It's 5% down and 95% to go for Netflix
What's in a fraction? Plenty. Netflix has pegged its long-term model on being the DVD rental service of choice in at least 5% of the country. The fact that it was able to realize that level in a heavily populated market like San Francisco is significant, but it comes with bits of both of good and bad news.
You want the bad news first? Sure. San Fran is the company's home turf. It's where overnight delivery of the latest disc releases has been the norm for years now. As a local firm, it gets all of the warm, fuzzy accolades that marketing just can't buy. It won't get any easier after this home court layup. Market penetration for Netflix everywhere else averages out to a somber 1% showing.
The good news? There's a lot of that, actually. Closing out the June quarter with 1.147 million subscribers (and more than 1.1 million of those as paying members), Netflix is no longer an unproven concept. A year ago, the Bay Area penetration was at just 3.2%, with the rest of the country at 0.57%. The trend is growing nicely and so is the adoption of the DVD format as the home entertainment medium of choice.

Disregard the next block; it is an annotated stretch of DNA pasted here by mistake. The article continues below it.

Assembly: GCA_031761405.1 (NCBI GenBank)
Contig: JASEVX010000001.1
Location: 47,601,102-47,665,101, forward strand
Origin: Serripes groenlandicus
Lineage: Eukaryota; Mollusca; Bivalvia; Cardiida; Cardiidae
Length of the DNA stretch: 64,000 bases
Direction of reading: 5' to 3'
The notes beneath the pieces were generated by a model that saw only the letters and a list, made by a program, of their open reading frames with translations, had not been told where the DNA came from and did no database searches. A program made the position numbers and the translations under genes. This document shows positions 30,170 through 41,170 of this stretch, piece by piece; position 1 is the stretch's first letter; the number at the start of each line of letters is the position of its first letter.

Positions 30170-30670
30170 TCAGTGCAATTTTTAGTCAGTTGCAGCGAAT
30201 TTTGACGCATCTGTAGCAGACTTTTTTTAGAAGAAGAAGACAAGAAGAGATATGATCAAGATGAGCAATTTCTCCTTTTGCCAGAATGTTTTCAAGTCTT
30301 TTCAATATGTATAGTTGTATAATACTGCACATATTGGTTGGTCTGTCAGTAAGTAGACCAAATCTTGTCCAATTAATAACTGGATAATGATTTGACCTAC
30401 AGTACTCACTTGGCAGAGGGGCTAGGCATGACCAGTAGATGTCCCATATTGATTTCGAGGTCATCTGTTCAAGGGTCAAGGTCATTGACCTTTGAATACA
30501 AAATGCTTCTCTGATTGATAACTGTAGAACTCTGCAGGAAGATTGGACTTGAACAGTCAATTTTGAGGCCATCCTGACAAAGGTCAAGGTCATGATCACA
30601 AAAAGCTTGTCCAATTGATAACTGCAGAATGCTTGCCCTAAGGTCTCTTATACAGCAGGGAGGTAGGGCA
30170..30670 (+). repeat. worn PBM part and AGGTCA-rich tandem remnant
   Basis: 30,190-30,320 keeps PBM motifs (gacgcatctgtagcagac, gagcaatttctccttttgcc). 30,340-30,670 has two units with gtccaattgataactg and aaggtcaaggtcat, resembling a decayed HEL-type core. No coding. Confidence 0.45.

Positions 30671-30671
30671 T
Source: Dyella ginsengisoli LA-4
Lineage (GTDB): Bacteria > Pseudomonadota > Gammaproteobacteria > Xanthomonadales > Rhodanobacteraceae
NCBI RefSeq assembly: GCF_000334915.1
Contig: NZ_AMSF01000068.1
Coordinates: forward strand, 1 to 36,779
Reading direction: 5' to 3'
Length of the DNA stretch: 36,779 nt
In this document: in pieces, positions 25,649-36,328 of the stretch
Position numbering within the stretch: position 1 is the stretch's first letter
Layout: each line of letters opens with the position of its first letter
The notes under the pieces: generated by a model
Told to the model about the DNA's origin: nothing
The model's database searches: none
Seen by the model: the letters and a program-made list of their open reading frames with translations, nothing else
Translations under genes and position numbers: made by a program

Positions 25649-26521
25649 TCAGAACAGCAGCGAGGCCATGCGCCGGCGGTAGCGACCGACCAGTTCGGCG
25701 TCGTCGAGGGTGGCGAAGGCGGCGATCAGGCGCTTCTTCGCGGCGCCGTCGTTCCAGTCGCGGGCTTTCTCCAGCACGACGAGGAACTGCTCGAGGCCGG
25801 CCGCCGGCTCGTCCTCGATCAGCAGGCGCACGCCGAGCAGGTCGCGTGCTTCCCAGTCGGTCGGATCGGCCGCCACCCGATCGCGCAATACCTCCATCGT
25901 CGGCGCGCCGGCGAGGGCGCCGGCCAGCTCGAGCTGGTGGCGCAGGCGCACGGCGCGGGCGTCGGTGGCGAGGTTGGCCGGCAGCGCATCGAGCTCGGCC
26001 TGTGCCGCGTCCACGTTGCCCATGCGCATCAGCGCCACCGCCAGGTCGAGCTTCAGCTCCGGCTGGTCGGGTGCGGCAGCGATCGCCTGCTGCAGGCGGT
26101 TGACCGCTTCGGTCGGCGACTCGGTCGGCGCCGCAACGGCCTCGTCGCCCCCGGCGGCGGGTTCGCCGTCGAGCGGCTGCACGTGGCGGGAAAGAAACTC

Even as Wal-Mart
The stock has rewarded its investors nicely. Followers of Motley Fool's research products have been treated to respectable gains since Netflix was featured in November's Motley Fool Select (now Hidden Gems) and last month's profile in the top-ranked Motley Fool Stock Advisor.
Is Netflix immune from the threat of new technology or more experienced potential entrants like Amazon
Is Netflix a passing craze, or is it for real? Can it compete with Blockbuster, Wal-Mart, and the next generation of Pay-Per-View? Is its distribution center expansion really that important? All this and more -- in the Netflix discussion board . Only on Fool.com.